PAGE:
In reaction to a proposal that we now need to change the OTN bitrates in ITU-T to carry the full 10G BASE-R signal with 64B/66B coding over an ODU2-like structure with a higher bitrate, one of the participants quipped that it sounded like someone wants us to change the standard so that we can carry something that isn't Ethernet over something that isn't OTN.


What I am arguing for is that, for the next higher rate, we avoid defining different interfaces with slight difference in data carrying capacity. Doing this leaves open a crack that might be used improperly (or at least WHEN it is used improperly, it breaks something or introduces some unexpected constraint in the network).





From: Geoff Thompson [mailto:gthompso@xxxxxxxxxx]
Sent: Saturday, September 02, 2006 6:57 PM
To: Trowbridge, Stephen J (Steve)
Cc: STDS-802-3-HSSG@xxxxxxxxxxxxxxxxx
Subject: Re: [HSSG] Reach Objectives

There is something that you are talking about here that I don't understand.

At 11:40 AM 9/2/2006 , Trowbridge, Stephen J (Steve) wrote:

David, One of the "mistakes of 10G" was having effectively defined MACs of two slightly different rates - one for LAN PHY and the other for WAN PHY.

While one might assume that one would select the correct interface for the correct purpose, experience has shown that this is not the case. We have way too many examples of cases where someone builds something around a 10G LAN PHY and then expects it to be transported with absolute bit transparency across a wide-area network (e.g., a secure government application where they insist that the service provider not touch the payload).
Here is the part I don't understand. We (Ethernet) provide a packet service, not a SONET service. We should be able, even with speed changes, to be able to provide absolute bit transparency of the data portion of frames for anything going across a network (as long as the preamble, SA, DA and type are not encoded) and absolute bit transparency of the entire data frame if it is going across a point-to-point connection ( i.e. bit-for-bit replication of IPGs and preambles are not guaranteed, everything else should be).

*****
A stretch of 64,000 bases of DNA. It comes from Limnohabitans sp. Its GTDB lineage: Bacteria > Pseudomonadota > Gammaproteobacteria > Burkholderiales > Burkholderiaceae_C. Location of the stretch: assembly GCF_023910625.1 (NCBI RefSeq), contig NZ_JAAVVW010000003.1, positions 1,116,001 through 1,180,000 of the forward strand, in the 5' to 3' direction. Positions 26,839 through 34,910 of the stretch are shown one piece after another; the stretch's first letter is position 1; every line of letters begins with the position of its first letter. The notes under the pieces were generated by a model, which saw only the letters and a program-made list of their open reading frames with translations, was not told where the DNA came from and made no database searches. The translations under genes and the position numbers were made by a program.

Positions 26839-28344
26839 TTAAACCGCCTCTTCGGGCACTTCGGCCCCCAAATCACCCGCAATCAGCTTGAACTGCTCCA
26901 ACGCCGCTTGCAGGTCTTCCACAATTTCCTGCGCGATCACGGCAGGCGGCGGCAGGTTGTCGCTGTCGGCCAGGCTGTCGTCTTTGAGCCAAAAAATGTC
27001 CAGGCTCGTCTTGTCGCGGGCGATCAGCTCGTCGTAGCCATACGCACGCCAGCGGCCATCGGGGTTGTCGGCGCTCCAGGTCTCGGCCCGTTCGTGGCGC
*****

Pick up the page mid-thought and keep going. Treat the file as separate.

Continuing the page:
If the customer wants to do encryption across multiple Ethernet packets*, then what they want is not Ethernet. If all they want is integrity of the payload then there shouldn't be a problem.

Preambles are not payload
Interpacket gaps are not payload.

Why are we failing to communicate?

Best regards,


* with encryption algorithms that, for example, encrypt or even count the "bits" (they aren't really bits) between packets.

While some vendors have provided proprietary solutions (e.g., an OTU2 like frame structure at a higher clock rate), there is no standard way to do this. There are a comple of different proprietary mappings that do not interwork with each other. None of them work in other than a point-to-point configuration. Since the operate at a higher bitrate, they don't have the spectral characteristics of G.959.1 interfaces. They don't have the clock accuracy required in G.709 or follow the jitter/wander characteristics of G.8251. And they can't be multiplexed up to standard OTU3 40 Gbit/s interfaces.

I think that it is extremely important to avoid this debacle at the next rate. We can certainly use a variety of different physical interfaces, but to have a variety of slightly different payload bitrates is a disaster.